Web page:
Protocol

1. Determination of the structure of the DD dendritic spines

  1. Create transgenic worms to label DD spines
    1. Use the flp-13 promoter to build an expression vector for the label of interest (e.g., cytoplasmic mCherry, MYR::mRuby, LifeAct::GFP, GFP::utrophin) (Figure 1). See the complete list of plasmids in Supplementary File 1.
    2. Use established methods to generate a transgenic line labeling DD spines8,9.
  2. Prepare the sealant
    1. Make a 1:1 mixture of paraffin-based embedding medium10 (see Table of Materials).
    2. Heat the medium at 60 °C until melting, then aliquot in 1.5 mL capped microcentrifuge tubes and maintain a heating block at 60-70 °C.
      NOTE: Sealant can last for 4 weeks in the heating block.
  3. Prepare an anesthetic.
    1. Make stock solutions in distilled H2O of 1% Tricaine and 1 M levamisole (see Table of Materials). Store at -20 °C.
    2. Prepare a working solution of 0.05% Tricaine and 15 mM levamisole anesthetic, as described in steps 1.3.3-1.3.511.
    3. Mix 75 µL of 1% Tricaine stock and 22.5 µL of 1 M levamisole.
    4. Add M9 buffer to a final volume of 1.5 mL.
    5. Aliquot 10 µL of 0.05% Tricaine, 15 mM levamisole into 0.5 mL microcentrifuge tubes and store at -20 °C.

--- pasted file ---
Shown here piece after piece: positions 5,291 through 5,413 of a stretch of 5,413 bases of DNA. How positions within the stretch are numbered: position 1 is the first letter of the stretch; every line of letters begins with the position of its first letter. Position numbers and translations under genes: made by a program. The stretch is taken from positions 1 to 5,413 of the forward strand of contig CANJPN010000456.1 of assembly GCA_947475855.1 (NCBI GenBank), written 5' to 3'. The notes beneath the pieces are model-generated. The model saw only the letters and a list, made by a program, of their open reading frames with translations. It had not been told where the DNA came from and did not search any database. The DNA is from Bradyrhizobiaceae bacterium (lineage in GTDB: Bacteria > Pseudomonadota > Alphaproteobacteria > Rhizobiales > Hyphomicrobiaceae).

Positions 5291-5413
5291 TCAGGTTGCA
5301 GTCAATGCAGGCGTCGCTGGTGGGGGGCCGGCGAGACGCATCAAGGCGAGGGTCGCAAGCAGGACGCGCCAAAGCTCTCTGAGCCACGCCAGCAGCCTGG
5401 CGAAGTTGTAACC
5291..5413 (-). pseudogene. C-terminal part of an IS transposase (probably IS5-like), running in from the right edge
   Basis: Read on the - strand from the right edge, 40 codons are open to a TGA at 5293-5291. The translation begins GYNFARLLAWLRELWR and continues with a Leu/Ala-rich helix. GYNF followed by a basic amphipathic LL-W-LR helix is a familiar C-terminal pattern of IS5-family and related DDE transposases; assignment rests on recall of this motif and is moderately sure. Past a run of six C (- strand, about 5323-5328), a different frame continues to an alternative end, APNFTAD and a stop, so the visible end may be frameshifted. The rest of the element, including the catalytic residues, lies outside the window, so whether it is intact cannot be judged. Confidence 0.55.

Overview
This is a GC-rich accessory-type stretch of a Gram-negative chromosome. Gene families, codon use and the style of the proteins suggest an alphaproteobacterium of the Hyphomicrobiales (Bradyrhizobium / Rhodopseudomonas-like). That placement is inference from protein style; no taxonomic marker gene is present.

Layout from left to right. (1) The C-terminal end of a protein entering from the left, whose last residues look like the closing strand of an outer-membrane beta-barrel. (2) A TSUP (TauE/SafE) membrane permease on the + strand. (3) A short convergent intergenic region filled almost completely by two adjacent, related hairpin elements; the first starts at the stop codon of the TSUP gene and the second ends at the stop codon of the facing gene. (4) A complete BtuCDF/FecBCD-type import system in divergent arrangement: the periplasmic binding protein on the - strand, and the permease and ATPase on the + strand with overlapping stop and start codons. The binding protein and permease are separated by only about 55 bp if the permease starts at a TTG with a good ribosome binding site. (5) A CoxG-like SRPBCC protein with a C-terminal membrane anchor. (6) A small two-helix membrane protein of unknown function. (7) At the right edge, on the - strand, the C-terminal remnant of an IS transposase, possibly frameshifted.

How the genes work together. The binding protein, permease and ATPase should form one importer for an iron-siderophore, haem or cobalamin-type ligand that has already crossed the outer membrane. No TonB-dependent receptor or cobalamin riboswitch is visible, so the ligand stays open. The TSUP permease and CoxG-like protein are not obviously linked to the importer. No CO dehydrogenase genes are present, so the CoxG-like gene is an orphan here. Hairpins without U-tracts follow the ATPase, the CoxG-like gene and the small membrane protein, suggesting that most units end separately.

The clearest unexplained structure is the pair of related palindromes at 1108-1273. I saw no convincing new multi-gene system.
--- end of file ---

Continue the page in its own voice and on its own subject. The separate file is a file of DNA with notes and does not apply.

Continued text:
NOTE: The anesthetic mixture is sensitive to temperature, and individual aliquots of the working solution should not be refrozen after thawing for each experiment. See Supplementary File 2 for a recipe for M9 buffer.
  4. Acquire high-resolution images
    1. Prepare 10% agarose and maintain it in the water bath at 60 °C.
      NOTE: See the report by Monica Driscoll in WormBook12.
    2. Mount 15-20 young adults on 10% agarose pads and add 3 µL of anesthetic (see step 3).
    3. Apply coverslip (worms are immobilized within 5 min).
    4. Seal the edges of the coverslip with melted adhesive sealant mixture (see Table of Materials).
    5. Acquire images
      1. Super-resolution acquisition
        1. Use a laser-scanning confocal microscope equipped for super-resolution microscopy with a 63x/1.40 Plan-Apochromat oil objective lens to achieve a small pixel size (e.g., < 50 nm). Acquire Z-stacks using the step size recommended by the manufacturer's software (see Table of Materials).
        2. Collect a series of optical sections that span the total volume of the DD ventral process (e.g., 15-20 slices at 0.19 µm step size or 2- 3µm thick). Submit Z-stacks for image processing using the manufacturer's software and analyze images with a score higher than 7 (Figure 1B, Figure 2 and Figure 3).
      2. Nyquist acquisition
        1. Use a laser scanning confocal microscope to select the optimal pixel size for the wavelength of light and numerical aperture of the objective lens in use (e. g., 40x/1.4 Plan Fluor oil objective).
          NOTE: The smaller pixel size will reveal the fine structure of DD spines.
        2. Submit stack for 3D deconvolution using Automatic algorithm (see Table of Materials) (Figure 3).